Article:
The Fern Lake fire, burning in Rocky Mountain National Park since Oct. 9, more than tripled in size overnight, forcing the evacuation of 583 homes early Saturday.
The 4,400-acre fire, sparked by an illegal campfire in Rocky Mountain National Park, exploded early Saturday when it was pushed by strong winds, with gusts up to 75 mph.
"The wind last night was very strong and fanned the flames," said John Schulz, spokesman for the Larimer County Sheriff's Department. "It jumped the lines."
An unoccupied, privately owned cabin was destroyed, and many others were threatened, Schulz said.
Fire spokeswoman Traci Weaver said teams made good progress fighting the fire Saturday, but high winds were expected again Sunday, especially late in the day.
A Type I incident management team will assume control of the fire Sunday.
"What we really need is snow," Weaver said.
Snow, however, is not in the forecast. A cold front Sunday was expected to bring more gusts but not much moisture.
Before Friday night, the fire had been listed as 1,515 acres in steep, rough terrain. Containment had been up to 40 percent. Weaver said she could not estimate the level of containment Saturday.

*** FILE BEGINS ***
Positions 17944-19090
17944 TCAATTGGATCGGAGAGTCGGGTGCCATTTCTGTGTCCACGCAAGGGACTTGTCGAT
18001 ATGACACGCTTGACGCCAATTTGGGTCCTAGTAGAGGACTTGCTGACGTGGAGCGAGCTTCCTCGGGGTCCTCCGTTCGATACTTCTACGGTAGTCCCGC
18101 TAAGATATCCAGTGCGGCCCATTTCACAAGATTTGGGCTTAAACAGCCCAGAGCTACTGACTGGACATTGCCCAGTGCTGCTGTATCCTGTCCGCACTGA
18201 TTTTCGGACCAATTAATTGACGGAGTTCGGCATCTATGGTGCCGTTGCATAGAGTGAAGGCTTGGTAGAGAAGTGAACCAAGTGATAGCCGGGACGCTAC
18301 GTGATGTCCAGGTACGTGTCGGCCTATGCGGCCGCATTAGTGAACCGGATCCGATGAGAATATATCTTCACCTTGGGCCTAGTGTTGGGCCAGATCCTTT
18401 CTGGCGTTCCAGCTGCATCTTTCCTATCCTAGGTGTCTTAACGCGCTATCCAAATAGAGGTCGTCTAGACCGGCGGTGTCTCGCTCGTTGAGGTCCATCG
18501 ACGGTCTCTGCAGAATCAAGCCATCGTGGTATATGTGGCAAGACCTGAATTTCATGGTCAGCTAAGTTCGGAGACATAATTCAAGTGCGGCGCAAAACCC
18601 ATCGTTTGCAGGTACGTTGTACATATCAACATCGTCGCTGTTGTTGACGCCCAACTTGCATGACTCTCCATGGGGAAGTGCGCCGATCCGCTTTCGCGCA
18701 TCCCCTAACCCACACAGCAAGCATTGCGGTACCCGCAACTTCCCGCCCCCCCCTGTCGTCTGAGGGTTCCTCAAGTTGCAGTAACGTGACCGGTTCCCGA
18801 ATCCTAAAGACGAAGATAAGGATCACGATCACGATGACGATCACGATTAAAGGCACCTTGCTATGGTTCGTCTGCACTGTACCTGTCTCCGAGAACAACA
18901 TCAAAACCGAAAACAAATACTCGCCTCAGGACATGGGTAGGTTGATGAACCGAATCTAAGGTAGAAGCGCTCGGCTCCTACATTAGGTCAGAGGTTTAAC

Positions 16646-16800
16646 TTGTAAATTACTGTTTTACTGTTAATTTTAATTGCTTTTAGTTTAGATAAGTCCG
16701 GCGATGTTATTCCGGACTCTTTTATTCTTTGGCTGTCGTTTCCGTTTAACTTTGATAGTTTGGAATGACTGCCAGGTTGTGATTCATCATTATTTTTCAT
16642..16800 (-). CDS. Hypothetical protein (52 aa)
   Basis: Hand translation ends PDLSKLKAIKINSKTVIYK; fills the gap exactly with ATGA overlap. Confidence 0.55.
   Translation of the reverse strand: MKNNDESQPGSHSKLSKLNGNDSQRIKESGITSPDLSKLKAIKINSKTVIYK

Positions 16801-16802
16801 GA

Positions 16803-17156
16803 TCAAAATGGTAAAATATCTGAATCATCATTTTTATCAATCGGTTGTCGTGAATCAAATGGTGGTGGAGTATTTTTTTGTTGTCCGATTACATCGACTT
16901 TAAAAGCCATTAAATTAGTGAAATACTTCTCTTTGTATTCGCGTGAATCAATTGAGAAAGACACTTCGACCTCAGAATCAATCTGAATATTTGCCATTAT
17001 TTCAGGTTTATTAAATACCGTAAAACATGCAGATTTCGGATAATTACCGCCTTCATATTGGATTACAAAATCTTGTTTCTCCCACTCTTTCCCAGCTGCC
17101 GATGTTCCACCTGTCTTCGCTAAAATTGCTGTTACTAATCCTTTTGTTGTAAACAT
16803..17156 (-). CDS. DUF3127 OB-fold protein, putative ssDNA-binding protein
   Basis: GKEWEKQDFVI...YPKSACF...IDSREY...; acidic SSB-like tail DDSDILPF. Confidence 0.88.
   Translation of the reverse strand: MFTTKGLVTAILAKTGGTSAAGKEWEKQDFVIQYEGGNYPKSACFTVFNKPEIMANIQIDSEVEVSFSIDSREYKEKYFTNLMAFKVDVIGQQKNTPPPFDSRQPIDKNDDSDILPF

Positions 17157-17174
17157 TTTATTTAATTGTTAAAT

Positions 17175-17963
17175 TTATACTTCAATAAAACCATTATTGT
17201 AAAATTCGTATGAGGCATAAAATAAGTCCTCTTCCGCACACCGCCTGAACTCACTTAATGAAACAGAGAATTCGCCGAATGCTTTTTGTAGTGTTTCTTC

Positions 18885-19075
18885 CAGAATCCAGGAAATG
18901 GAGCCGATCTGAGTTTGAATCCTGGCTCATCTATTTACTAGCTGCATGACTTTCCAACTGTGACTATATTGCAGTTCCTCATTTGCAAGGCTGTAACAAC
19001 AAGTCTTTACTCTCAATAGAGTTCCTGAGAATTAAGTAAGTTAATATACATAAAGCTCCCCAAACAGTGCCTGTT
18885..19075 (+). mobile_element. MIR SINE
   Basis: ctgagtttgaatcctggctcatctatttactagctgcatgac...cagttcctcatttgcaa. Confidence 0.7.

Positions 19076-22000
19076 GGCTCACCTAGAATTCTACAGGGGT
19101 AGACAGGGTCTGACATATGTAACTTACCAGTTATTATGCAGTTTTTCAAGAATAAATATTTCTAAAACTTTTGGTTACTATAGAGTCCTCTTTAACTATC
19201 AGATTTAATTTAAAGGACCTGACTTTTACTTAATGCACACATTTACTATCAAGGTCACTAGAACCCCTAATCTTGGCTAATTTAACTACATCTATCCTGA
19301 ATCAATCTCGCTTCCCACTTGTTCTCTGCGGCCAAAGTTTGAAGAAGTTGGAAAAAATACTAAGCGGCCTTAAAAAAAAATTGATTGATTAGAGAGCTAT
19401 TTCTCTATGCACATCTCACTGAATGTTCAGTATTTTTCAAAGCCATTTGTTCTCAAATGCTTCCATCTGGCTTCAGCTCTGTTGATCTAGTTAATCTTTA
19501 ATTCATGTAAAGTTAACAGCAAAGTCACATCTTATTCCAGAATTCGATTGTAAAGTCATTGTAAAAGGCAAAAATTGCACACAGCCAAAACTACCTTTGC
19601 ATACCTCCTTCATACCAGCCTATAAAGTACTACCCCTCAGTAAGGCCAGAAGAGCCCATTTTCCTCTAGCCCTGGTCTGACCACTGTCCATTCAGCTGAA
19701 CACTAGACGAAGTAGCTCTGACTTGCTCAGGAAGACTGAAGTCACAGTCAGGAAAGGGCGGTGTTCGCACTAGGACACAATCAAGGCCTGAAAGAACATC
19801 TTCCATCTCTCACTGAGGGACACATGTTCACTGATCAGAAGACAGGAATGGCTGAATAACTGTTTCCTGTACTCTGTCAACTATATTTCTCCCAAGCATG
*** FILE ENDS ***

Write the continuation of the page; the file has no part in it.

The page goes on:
For most of November, the fire smoldered quietly, being monitored by about a dozen firefighters, with containment expected by Dec. 17. Suppressing the fire on the ground was considered extremely unsafe because of the terrain, and officials expected the fire to diminish once the snows came.
An evacuation center has been set up at Estes Park High School. The Salvation Army and Red Cross are providing meals for the evacuees.
Large animals were being taken to the Stanley Park Fairgrounds, 1209 Manford Ave.
Support to fight the fire increased from 61 firefighters Friday to 200 Saturday. Two hot-shot crews were on their way to the wildfire, and numerous local fire engines were headed to the area, officials said.
The arrival of two heavy air tankers from Southern California was delayed at least one day because of poor visibility in the area, Patterson said.